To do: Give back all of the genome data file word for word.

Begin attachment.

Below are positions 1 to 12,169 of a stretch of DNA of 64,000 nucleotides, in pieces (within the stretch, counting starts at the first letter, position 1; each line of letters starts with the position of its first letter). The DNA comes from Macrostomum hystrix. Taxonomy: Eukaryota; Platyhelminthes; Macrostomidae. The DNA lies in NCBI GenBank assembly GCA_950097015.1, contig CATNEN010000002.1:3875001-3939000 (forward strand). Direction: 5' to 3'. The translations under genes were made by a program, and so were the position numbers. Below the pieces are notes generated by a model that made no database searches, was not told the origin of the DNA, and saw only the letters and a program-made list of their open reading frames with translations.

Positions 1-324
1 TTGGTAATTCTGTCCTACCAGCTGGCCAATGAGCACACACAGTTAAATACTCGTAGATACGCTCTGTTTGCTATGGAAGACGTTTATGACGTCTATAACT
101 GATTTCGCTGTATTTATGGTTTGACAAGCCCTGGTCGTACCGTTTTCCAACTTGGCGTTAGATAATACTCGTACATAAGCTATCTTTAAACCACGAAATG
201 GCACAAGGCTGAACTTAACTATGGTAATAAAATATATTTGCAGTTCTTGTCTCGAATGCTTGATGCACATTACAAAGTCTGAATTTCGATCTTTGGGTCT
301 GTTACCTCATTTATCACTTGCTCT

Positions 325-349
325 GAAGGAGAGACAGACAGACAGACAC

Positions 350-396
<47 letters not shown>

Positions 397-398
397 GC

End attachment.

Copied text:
Below are positions 1 to 12,169 of a stretch of DNA of 64,000 nucleotides, in pieces (within the stretch, counting starts at the first letter, position 1; each line of letters starts with the position of its first letter). The DNA comes from Macrostomum hystrix. Taxonomy: Eukaryota; Platyhelminthes; Macrostomidae. The DNA lies in NCBI GenBank assembly GCA_950097015.1, contig CATNEN010000002.1:3875001-3939000 (forward strand). Direction: 5' to 3'. The translations under genes were made by a program, and so were the position numbers. Below the pieces are notes generated by a model that made no database searches, was not told the origin of the DNA, and saw only the letters and a program-made list of their open reading frames with translations.

Positions 1-324
1 TTGGTAATTCTGTCCTACCAGCTGGCCAATGAGCACACACAGTTAAATACTCGTAGATACGCTCTGTTTGCTATGGAAGACGTTTATGACGTCTATAACT
101 GATTTCGCTGTATTTATGGTTTGACAAGCCCTGGTCGTACCGTTTTCCAACTTGGCGTTAGATAATACTCGTACATAAGCTATCTTTAAACCACGAAATG
201 GCACAAGGCTGAACTTAACTATGGTAATAAAATATATTTGCAGTTCTTGTCTCGAATGCTTGATGCACATTACAAAGTCTGAATTTCGATCTTTGGGTCT
301 GTTACCTCATTTATCACTTGCTCT

Positions 325-349
325 GAAGGAGAGACAGACAGACAGACAC

Positions 350-396
<47 letters not shown>

Positions 397-398
397 GC